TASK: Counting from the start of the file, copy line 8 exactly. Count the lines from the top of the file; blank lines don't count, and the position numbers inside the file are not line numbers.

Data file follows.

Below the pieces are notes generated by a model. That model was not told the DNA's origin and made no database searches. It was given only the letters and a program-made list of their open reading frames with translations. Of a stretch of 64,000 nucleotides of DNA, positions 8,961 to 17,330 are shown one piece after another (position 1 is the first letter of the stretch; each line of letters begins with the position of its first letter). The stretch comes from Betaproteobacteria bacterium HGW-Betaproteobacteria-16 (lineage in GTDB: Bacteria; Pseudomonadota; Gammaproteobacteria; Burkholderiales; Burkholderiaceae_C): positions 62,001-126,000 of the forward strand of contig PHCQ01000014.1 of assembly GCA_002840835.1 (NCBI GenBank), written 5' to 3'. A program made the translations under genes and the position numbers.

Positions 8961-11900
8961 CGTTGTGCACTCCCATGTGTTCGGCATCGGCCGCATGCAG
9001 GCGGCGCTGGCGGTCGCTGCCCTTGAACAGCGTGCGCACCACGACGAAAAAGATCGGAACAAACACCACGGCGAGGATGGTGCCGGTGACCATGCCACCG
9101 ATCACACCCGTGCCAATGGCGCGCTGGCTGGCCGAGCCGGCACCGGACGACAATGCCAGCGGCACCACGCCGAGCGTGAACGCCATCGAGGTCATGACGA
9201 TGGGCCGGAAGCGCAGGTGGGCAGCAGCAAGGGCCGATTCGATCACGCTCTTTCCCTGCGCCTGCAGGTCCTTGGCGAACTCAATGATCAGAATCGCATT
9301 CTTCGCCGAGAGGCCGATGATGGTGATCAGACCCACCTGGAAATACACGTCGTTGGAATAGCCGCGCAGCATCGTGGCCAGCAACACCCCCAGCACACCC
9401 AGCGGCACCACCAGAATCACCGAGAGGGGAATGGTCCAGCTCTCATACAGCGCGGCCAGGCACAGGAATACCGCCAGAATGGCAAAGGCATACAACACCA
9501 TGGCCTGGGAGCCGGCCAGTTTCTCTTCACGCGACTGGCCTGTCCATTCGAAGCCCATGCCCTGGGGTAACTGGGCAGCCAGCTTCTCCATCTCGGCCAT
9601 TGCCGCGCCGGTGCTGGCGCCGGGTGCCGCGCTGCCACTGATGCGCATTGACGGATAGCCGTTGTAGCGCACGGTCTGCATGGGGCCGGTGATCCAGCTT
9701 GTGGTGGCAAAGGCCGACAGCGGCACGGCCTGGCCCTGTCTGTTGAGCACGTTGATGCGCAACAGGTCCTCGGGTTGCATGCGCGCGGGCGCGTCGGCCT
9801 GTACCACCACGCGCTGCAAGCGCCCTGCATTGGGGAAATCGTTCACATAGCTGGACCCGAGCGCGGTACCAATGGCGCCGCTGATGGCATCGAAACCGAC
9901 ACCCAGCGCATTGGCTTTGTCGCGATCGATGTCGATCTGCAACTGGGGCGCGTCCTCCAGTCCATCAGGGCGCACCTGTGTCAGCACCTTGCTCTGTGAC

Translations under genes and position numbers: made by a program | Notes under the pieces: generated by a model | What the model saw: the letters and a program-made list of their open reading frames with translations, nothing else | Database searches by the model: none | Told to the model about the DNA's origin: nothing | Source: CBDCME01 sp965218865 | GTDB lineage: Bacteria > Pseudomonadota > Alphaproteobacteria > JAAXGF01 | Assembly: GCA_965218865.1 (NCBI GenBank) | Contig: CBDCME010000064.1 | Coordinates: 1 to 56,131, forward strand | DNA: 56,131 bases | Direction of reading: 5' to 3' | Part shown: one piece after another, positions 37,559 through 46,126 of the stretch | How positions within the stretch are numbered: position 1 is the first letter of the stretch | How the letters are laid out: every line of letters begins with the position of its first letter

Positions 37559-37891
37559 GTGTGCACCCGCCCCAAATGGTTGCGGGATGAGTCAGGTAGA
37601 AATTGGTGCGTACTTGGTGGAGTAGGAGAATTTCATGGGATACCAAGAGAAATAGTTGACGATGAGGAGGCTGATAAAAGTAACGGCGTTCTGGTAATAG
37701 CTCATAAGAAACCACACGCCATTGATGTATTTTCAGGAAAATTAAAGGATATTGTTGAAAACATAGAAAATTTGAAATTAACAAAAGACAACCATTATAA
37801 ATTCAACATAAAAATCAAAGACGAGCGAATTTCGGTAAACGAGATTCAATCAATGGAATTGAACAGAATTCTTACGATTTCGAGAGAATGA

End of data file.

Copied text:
9401 AGCGGCACCACCAGAATCACCGAGAGGGGAATGGTCCAGCTCTCATACAGCGCGGCCAGGCACAGGAATACCGCCAGAATGGCAAAGGCATACAACACCA